The characters of course were epic too. The wonderful August, a monster and yet not. A teenager and yet not. His personality and his take on his world were very different to ours but relate-able at the same time. He questioned his existence and his reasons for being. He wondered if he could just fade away some day. He was captivating and we were with him throughout the novel. Seeing how he changed into someone…..something more powerful and confident. Harder because the world demanded it.

The book is told by two individuals and the second is the glorious Kate Harker. A girl who’s the enemy of August simply because he lives in South City – a territory not controlled by her father. She knows she should be his enemy, be like her father as she wants to be, but there’s a humanity to Kate she can’t truly weed out. Despite having being kicked out of six boarding schools, despite having multiple faces she shows to the world. Throughout the book we also Kate develop into a truer version of herself. Someone that’s always been there deep down.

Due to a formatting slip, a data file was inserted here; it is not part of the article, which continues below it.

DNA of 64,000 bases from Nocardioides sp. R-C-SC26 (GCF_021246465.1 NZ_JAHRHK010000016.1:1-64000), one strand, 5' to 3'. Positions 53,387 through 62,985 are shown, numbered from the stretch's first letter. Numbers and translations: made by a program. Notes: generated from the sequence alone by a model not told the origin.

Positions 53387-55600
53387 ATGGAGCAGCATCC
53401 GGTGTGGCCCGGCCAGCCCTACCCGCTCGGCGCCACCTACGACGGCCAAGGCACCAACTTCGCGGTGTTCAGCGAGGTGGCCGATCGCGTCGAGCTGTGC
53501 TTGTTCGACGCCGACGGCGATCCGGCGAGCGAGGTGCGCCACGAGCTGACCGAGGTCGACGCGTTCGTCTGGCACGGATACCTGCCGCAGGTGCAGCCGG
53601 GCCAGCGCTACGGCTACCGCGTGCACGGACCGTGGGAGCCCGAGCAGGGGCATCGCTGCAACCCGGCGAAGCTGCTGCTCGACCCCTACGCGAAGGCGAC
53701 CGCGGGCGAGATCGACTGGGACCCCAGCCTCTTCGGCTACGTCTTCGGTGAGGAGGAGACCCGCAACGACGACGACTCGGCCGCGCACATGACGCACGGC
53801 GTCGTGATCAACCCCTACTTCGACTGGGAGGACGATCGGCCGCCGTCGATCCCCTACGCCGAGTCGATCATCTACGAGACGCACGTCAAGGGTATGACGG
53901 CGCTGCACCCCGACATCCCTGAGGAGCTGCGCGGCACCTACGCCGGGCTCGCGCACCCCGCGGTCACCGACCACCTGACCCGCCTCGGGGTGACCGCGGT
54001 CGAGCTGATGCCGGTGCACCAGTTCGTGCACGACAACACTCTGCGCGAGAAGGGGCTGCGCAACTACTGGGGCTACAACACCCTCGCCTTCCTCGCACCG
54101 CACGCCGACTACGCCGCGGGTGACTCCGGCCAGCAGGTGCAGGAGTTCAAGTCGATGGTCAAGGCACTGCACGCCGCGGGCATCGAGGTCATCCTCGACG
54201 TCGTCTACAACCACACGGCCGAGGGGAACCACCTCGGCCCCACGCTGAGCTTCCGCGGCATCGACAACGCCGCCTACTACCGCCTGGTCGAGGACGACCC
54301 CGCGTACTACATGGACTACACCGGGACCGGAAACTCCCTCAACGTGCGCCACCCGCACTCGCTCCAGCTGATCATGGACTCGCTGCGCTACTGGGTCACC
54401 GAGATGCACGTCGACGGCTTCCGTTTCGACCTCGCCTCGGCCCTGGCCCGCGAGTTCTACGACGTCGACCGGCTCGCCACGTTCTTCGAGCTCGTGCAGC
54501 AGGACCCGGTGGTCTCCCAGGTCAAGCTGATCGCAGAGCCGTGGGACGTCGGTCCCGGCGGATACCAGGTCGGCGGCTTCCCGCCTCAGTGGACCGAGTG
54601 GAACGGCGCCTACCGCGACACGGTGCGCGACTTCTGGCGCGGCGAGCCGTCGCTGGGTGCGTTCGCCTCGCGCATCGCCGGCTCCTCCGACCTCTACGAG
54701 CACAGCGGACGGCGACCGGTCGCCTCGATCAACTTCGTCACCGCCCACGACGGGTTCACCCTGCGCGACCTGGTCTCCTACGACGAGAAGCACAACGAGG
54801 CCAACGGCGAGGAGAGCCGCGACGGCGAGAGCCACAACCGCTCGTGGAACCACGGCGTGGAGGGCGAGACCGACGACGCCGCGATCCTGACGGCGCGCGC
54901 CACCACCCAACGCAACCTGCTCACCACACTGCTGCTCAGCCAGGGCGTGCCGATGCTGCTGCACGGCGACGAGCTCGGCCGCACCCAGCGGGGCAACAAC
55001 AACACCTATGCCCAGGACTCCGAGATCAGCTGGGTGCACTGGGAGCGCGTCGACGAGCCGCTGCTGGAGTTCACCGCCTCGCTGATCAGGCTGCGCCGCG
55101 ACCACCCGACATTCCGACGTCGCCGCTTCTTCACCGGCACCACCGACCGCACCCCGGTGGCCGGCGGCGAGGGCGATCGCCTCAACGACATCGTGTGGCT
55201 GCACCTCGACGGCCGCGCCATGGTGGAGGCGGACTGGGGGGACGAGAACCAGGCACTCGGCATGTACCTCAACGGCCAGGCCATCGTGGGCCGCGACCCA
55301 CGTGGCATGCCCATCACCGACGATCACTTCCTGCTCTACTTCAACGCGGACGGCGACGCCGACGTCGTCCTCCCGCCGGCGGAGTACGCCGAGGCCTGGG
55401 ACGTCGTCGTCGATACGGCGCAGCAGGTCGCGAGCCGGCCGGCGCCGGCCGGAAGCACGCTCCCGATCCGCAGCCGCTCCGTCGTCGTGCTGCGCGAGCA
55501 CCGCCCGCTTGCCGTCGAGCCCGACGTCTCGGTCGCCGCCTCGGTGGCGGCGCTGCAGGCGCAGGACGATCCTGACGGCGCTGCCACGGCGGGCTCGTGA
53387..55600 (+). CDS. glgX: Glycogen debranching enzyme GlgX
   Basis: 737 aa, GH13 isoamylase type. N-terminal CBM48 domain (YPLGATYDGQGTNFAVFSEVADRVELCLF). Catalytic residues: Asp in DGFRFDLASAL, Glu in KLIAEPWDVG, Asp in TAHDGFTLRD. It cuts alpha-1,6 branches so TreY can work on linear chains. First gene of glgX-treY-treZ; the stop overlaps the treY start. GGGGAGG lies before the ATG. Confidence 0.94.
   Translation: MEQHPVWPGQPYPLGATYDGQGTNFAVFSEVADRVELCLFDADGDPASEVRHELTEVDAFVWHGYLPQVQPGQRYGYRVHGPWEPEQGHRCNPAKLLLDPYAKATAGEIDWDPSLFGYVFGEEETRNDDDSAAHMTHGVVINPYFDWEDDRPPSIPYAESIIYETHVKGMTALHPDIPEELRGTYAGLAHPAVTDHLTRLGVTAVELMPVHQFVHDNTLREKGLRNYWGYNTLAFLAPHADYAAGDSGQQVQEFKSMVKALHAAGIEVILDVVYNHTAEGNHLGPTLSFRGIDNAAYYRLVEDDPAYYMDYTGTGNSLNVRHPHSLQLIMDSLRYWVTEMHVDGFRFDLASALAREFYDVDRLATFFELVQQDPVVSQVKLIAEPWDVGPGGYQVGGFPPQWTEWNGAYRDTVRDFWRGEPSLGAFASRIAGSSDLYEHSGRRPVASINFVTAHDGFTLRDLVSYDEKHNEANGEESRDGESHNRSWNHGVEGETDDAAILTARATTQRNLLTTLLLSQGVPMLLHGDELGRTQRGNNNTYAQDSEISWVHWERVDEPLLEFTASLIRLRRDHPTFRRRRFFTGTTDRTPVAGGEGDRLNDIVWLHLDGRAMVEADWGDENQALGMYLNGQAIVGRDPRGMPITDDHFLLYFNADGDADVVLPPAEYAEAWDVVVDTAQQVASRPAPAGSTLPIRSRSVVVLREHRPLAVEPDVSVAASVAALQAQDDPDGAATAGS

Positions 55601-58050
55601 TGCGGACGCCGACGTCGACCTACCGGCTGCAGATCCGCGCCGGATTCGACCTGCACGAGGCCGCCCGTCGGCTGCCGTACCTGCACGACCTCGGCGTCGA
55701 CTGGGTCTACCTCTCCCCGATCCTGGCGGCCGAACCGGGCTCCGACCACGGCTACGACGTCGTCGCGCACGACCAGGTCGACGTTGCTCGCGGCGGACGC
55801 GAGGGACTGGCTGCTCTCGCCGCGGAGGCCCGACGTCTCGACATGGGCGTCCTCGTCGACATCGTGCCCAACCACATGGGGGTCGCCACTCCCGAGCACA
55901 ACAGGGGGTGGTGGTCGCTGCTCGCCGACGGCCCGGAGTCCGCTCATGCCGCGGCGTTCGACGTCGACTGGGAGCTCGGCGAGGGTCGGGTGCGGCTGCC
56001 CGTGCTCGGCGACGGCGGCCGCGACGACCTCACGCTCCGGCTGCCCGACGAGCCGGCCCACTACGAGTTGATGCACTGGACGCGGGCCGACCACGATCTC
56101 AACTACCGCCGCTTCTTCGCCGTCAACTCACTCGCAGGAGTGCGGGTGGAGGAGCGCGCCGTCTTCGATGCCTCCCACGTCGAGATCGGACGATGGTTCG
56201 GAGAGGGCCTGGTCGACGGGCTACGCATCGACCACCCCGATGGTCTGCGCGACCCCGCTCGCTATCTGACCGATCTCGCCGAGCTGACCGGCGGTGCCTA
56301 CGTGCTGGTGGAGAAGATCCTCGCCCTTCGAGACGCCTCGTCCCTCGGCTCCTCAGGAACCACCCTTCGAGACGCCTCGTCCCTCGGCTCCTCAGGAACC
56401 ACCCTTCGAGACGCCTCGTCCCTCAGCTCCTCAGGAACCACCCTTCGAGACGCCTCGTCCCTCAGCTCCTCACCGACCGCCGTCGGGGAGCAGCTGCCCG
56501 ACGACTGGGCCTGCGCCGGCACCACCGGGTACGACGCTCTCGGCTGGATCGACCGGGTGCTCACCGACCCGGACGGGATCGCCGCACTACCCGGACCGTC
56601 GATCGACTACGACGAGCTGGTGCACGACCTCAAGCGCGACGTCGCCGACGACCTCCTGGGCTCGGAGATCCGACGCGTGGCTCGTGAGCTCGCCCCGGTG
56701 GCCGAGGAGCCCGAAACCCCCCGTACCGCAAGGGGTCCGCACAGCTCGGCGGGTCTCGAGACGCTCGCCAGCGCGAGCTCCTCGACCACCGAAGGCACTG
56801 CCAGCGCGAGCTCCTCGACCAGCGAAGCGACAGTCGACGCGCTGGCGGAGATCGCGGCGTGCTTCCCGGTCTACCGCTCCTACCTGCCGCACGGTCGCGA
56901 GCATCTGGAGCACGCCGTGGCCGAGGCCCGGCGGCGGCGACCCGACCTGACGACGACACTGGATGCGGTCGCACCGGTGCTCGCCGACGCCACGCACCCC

The secondary characters were also fleshed out and we can only thank Victoria Schwab for giving everything in this novel the depth it deserved.

A plot that’s been the basis of many a book, but perfectly unique because of the world and the characters. How the interacted with each other, how they made life changing decisions. To us as readers we never experienced any stereotypical tropes. The book didn’t turn into some awful love fest. It was grittier than that.

There was however something we almost had a problem with. The way the novel ended, or at least half of the way the novel ended with Kate Harker almost reminded us of how Delilah’s arc concluded in A Darker Shade of Magic. We realised though on further reflection that it wasn’t at all similar due to the character’s reasons behind their actions.

These are our thoughts on this wonderful novel, let us know what you think in the comments and don’t forget to follow us on:

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Arkon, Annie and a creator.